The Rubicon of Wisconsin:Recklessly principled Republicans are tackling our fiscal crisis.

The magnificent turmoil now gripping statehouses in Wisconsin, Ohio, Indiana and others marks an epic political moment. The nation faces a fiscal crisis of historic proportions and, remarkably, our muddled, gridlocked, allegedly broken politics has yielded a singular clarity.

At the federal level, President Obama’s budget makes clear that Democrats are determined to do nothing about the debt crisis, while House Republicans have announced that beyond their proposed cuts in discretionary spending, their April budget will actually propose real entitlement reform. Simultaneously, in Wisconsin and other states, Republican governors are taking on unsustainable, fiscally ruinous pension and health-care obligations, while Democrats are full-throated in support of the public-employee unions’ crying, “Hell no.”

http://www.nationalreview.com/articles/260667/rubicon-wisconsin-charles-krauthammer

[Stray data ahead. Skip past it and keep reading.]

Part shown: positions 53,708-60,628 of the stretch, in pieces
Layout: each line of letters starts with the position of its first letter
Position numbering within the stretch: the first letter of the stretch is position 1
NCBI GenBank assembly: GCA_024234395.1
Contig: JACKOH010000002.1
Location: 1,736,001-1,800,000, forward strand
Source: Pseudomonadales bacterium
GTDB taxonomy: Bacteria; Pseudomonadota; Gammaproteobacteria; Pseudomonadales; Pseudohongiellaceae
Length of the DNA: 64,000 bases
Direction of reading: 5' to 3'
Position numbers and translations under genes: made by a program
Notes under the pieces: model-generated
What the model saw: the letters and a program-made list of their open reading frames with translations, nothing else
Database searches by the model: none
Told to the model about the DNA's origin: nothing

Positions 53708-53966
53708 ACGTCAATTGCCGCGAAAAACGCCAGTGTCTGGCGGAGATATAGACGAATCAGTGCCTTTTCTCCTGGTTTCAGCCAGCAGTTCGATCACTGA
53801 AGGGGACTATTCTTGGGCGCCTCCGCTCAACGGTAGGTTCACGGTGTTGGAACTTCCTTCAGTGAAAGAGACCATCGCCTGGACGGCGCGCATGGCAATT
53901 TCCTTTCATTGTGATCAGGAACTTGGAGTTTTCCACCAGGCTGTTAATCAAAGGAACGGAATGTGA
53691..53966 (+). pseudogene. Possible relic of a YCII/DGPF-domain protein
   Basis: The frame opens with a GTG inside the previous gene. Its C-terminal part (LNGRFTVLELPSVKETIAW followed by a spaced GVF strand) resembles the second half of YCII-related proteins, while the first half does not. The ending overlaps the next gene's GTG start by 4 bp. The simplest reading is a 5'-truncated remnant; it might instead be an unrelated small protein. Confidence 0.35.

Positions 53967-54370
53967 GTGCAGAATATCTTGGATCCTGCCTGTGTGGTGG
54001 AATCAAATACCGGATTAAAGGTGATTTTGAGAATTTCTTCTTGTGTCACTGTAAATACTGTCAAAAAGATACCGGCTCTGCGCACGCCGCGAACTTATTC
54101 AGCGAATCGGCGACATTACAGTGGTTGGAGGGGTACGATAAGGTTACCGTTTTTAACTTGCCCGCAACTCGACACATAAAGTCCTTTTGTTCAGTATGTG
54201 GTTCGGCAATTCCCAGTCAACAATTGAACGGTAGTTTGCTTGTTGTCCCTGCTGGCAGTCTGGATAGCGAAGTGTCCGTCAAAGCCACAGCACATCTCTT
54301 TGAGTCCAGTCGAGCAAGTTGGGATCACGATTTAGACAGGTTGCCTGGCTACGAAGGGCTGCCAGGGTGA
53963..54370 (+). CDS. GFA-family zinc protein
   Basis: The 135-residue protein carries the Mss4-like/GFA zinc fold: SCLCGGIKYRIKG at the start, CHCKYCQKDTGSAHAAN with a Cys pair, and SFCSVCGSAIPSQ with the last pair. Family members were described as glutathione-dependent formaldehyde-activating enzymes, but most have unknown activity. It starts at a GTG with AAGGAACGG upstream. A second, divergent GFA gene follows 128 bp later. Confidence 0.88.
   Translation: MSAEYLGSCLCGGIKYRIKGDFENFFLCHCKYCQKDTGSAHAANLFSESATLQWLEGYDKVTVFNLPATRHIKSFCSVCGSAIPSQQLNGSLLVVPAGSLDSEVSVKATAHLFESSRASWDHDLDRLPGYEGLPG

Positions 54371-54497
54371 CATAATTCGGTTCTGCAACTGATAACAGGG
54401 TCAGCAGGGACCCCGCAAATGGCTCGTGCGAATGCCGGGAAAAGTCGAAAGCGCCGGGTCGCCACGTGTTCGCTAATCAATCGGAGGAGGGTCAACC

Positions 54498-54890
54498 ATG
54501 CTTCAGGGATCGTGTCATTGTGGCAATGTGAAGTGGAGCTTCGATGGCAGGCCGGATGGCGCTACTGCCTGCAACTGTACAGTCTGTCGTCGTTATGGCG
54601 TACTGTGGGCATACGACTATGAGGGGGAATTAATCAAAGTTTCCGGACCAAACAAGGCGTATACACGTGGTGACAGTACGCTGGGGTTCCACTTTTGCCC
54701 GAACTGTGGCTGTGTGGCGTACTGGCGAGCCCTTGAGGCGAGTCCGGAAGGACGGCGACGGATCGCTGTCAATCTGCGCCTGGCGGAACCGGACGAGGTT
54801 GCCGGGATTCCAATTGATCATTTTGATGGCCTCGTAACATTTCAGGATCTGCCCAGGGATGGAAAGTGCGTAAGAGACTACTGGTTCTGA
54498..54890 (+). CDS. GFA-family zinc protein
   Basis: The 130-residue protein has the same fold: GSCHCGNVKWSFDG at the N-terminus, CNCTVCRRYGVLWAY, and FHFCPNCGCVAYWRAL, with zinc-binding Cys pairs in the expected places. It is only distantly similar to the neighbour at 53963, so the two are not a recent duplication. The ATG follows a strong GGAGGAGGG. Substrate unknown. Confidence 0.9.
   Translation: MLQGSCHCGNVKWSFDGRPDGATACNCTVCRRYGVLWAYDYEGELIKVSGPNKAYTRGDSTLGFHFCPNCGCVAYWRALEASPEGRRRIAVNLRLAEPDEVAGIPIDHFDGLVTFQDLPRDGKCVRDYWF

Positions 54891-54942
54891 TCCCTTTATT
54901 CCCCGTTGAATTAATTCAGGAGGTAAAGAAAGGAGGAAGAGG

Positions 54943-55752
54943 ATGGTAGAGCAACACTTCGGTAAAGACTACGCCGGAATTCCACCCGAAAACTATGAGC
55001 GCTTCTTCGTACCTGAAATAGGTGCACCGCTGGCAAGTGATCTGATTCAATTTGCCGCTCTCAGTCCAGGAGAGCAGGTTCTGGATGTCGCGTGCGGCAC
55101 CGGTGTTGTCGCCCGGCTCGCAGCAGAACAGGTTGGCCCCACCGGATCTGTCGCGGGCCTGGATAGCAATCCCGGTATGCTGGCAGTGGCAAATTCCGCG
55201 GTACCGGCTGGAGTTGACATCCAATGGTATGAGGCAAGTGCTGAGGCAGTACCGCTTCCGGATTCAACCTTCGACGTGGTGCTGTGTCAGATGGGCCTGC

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Galveston County: A Model for Social Security Reform

In 1981 Galveston County Texas opted out of the Social Security Program. That’s right, they legally with the consent of the United States, developed an alternate plan and have been using it successfully for the past 30 years. Below are links to stories,  including a study done by the Social Security Administrations, which compare Social Security with the Galveston Plan.

Neither of these plans are what i would call perfect, but then we live in an imperfect world. The county employees of Galveston had a choice and they made it.

http://www.freerepublic.com/focus/news/1291745/posts

http://www.usatoday.com/news/opinion/2005-03-15-benefits-reform-galveston_x.htm

http://www.ncpa.org/pub/ba514

http://www.ssa.gov/policy/docs/ssb/v62n1/v62n1p47.pdf

 

 

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The Trouble with Public Sector Unions